News | May 11, 2010

SRS Safe, Effective for Children with Arteriovenous Malformations

May 11, 2010 - Stereotactic radiosurgery using gamma knife is a safe and effective option for selected children with arteriovenous malformations, according to a recent study presented at the American Association of Neurological Surgeons Annual Meeting in Philadelphia last week.

An intracranial arteriovenous malformation is an abnormal tangle of blood vessels in the brain. In an arteriovenous malformation, the blood passes directly from arteries to veins via the abnormal vessels, and the brain is not allowed to absorb oxygen from the blood, which can result in stroke-like symptoms, seizures or other symptoms. Arteriovenous malformations appear to be congenital. About 0.14 percent of the population has an arteriovenous malformation.

The gamma knife is a radiosurgical treatment that delivers a dose of gamma radiation to the target with surgical precision. It is also the most accepted and widely used radiosurgery treatment in the world.

"Using stereotactic radiosurgery, focused radiation is directed to the arteriovenous malformation causing the vessels to slowly block off over several years and the majority of patients are protected from the risk of intracranial bleeding," said Bruce Pollock, M.D., a Mayo Clinic neurosurgeon and the author of the study.

Pollock and a team of Mayo Clinic researchers collected data from 48 patients, ages 18 or under, who had Gamma Knife stereotactic radiosurgery for an arteriovenous malformation between 1990 and 2007 and had more than 12 months of follow-up data. Twenty-seven patients (57 percent) had a previous brain hemorrhage, and 15 of the arteriovenous malformations were in deep locations. The team found that 52 percent (25 patients) had obliteration of the malformation after their initial radiosurgery. Repeat radiosurgery was performed in 12 patients, five of whom had obliteration, for a total obliteration rate of 63 percent. Three patients had radiation-related deficits after initial or repeat radiosurgery, but no patients had arteriovenous malformation bleeding, neuro-cognitive decline or radiation-induced tumor after radiosurgery.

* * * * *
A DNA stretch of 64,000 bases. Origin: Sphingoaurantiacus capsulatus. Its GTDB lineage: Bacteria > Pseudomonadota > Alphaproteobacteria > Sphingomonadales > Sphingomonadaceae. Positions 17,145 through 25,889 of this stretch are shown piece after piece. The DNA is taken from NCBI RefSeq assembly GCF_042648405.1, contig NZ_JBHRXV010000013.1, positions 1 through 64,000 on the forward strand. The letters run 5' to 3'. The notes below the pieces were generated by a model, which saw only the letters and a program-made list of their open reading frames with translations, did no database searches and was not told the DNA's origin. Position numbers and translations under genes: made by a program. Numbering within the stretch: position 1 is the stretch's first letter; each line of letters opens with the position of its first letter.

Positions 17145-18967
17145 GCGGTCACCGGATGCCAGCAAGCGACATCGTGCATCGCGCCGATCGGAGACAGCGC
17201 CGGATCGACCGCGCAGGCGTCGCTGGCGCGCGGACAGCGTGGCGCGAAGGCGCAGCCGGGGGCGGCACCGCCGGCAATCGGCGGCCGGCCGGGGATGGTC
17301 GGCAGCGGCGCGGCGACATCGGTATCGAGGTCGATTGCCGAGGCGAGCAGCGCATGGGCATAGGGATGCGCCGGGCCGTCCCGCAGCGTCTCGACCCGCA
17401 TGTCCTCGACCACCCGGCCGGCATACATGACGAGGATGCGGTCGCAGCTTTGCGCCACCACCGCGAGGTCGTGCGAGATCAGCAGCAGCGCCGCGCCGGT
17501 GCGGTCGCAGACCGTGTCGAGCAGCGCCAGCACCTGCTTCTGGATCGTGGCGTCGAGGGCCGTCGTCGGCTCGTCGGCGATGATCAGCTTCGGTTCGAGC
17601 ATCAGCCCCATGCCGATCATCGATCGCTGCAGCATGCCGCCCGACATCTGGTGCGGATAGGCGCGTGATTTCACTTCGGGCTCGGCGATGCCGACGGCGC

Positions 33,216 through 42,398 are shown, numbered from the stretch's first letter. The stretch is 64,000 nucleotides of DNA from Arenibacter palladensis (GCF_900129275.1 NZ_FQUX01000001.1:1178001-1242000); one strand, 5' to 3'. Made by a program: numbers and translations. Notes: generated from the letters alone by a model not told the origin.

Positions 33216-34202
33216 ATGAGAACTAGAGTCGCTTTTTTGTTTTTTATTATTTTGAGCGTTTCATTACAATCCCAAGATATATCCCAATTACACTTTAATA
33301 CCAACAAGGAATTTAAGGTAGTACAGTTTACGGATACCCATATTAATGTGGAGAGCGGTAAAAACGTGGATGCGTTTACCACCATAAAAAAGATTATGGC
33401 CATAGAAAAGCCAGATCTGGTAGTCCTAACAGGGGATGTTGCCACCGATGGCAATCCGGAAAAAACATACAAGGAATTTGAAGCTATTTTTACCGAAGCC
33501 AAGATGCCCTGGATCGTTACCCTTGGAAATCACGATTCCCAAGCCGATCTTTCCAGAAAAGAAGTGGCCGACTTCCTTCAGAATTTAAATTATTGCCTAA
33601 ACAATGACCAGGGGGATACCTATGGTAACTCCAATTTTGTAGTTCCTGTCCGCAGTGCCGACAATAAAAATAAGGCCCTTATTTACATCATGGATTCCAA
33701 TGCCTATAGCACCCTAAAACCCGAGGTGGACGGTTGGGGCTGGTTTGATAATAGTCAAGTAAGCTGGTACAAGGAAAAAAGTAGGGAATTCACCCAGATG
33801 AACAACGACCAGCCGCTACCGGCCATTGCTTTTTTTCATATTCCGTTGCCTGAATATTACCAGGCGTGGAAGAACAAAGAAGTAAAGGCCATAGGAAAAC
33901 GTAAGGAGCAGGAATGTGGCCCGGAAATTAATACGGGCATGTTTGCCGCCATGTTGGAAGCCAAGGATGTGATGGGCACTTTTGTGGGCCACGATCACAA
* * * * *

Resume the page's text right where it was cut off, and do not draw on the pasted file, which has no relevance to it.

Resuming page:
"We believe that Gamma Knife stereotactic radiosurgery is a safe treatment option for many children with arteriovenous malformations," said Pollack.

For more information: www.mayoclinic.orgstereotactic-radiosurgery/gamma-knife.html and www.aans.org

Related Content

more healthcare providers and patients are choosing options such as Gamma Knife stereotactic radiosurgery
News | Radiation Therapy | July 31, 2017
Each year, up to 650,000 people who were previously diagnosed with various forms of cancer will develop brain...
Surgery and High-Dose SBRT Radiation Can Be Combined to Treat Kidney Cancer
News | Stereotactic Body Radiation Therapy (SBRT) | July 05, 2017
A new study from Roswell Park Cancer Institute reporting the findings of the first clinical trial to evaluate the...
ASTRO Issues Guideline for Stereotactic Radiation Use in Early-Stage Lung Cancer
Feature | Lung Cancer | June 23, 2017
The American Society for Radiation Oncology (ASTRO) recently issued a new clinical guideline for the use of...
stereotactic body radiation therapy (SBRT)
News | Stereotactic Body Radiation Therapy (SBRT) | June 12, 2017
The American Society for Radiation Oncology (ASTRO) issued a new clinical guideline for the use of stereotactic body...
Stereotactic Radiation Highly Effective for Kidney Cancer
News | Stereotactic Body Radiation Therapy (SBRT) | May 03, 2017
Kidney cancer patients may soon have an alternative to traditional treatments, according to new research at UT...
SBRT, stereotactic body radiation therapy, early-stage lung cancer, patients 80 and older, 2017 Multidisciplinary Thoracic Cancers Symposium, study
News | Stereotactic Body Radiation Therapy (SBRT) | March 20, 2017
Patients in their 80s and 90s who have early-stage lung cancer but cannot undergo an operation can be treated safely...
prostate cancer, partial gland, SBRT, clinical trial, UH Hospitals
News | Stereotactic Body Radiation Therapy (SBRT) | April 28, 2016
Physicians at University Hospitals Seidman Cancer Center (Cleveland) have started a clinical trial using a new form of...
prostate cancer, stereotactic body radiation therapy, SBRT, cure rate, UT Southwestern Study
News | Prostate Cancer | April 19, 2016
A five-year study shows that stereotactic body radiation therapy (SBRT) offers a higher cure rate for prostate cancer...
Overlay Init